The Wisconsin Supreme Court disciplined an Appleton patent attorney for a second time this year.
The action on Thursday stemmed from an Office of Lawyer Regulation filed in June charging Alan Stewart with three counts of misconduct, alleging that he had filed patent applications while his license was suspended and failed to respond to the agency’s inquiries about the matter.
The OLR had sought a 60-day suspension of Stewart’s license, a disciplinary step that would have been tacked onto the end of the 9-month suspension the justices had imposed on Stewart in April for refusing to refund thousands of dollars in fees he had never earned.
Stewart never answered the complaint but later appeared at a scheduling conference to ask for permission to discuss what disciplinary measures would be appropriate. He later admitted to the three counts of misconduct but asked for the license suspension to be concurrent, rather than consecutive to, his nine-month suspension, which expires Jan. 19. The OLR agreed.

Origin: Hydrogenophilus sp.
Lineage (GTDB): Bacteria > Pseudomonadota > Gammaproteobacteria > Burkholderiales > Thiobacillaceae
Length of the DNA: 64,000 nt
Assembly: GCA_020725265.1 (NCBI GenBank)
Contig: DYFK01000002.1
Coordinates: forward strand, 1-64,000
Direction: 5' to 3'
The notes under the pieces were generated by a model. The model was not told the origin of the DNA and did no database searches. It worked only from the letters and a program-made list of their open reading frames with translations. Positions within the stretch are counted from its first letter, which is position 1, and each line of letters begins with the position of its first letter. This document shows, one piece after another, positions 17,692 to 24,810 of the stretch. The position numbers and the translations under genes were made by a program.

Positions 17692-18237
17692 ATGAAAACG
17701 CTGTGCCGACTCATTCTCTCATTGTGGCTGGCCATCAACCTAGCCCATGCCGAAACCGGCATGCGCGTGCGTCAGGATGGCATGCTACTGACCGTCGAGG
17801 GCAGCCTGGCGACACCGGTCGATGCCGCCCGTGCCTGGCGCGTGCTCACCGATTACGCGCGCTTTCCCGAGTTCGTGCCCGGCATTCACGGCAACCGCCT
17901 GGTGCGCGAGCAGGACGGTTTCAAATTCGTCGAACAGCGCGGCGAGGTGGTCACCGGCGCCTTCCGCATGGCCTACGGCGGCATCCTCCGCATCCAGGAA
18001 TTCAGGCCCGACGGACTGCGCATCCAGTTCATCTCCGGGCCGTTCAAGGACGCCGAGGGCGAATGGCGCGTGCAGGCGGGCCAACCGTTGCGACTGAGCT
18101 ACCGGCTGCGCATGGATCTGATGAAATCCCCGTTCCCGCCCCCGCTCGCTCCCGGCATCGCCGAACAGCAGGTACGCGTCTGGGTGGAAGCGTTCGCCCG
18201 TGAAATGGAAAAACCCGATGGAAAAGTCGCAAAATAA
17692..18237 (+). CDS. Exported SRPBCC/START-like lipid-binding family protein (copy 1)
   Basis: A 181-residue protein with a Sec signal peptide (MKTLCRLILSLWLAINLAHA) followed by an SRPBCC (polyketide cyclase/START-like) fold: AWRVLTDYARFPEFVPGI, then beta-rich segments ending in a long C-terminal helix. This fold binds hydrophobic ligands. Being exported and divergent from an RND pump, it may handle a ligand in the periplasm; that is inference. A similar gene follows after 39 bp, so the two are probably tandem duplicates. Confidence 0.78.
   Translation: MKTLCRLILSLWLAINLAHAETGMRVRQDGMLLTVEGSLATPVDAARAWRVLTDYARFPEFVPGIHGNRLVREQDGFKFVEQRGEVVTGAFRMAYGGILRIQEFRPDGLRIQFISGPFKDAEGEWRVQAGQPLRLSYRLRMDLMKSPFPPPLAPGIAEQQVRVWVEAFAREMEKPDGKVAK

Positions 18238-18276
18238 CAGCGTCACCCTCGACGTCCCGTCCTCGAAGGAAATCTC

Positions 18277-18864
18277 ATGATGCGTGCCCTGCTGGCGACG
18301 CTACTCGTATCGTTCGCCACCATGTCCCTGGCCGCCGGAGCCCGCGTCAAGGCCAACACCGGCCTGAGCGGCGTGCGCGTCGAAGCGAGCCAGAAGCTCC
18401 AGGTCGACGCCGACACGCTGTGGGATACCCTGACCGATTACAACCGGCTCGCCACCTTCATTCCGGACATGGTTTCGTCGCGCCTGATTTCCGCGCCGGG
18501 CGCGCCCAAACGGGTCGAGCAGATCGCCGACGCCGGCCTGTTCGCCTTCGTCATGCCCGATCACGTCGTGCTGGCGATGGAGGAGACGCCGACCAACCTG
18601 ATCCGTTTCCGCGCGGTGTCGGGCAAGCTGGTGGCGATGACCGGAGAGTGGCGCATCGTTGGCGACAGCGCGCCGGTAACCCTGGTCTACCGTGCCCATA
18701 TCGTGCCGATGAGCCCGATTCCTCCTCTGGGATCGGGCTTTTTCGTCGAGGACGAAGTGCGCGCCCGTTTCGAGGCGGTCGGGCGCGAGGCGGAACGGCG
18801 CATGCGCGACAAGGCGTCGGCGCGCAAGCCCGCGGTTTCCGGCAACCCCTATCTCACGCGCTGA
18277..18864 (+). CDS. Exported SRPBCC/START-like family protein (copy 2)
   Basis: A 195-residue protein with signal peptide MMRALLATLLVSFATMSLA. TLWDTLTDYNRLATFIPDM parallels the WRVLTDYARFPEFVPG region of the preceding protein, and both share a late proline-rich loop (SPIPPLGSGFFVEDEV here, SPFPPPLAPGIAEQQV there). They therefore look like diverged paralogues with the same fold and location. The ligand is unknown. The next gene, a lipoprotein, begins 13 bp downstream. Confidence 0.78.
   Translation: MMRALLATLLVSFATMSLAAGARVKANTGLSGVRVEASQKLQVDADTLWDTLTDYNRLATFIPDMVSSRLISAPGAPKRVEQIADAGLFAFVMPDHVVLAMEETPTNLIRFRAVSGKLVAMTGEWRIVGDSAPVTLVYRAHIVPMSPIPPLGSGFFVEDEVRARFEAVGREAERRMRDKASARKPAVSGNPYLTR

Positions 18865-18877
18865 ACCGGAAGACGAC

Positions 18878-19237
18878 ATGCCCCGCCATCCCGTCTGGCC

In September, the referee in the case, John Murphy, found that Stewart had committed all three counts of misconduct but agreed with Stewart that the 60-day suspension should be concurrent with the 9-month suspension. He also recommended that Stewart pay the full cost for the proceeding, which was $805.85.
The high court on Thursday agreed with Murphy but wrote that he and the other parties had not cited any case law to support contentions over whether a concurrent license suspension was warranted.
In making their ruling, the justices cited an opinion from 2014 in a case involving a Wausau-area attorney, Tim Osicka. The justices contended that the misconduct for which Murphy had been disciplined in April and the misconduct before the court could have all been dealt with in a single proceeding and with a single sanction. For those reasons, the justices found that the proposed disciplinary measures need not be tacked on to the end of the measures it had imposed in April.Follow @erikastrebel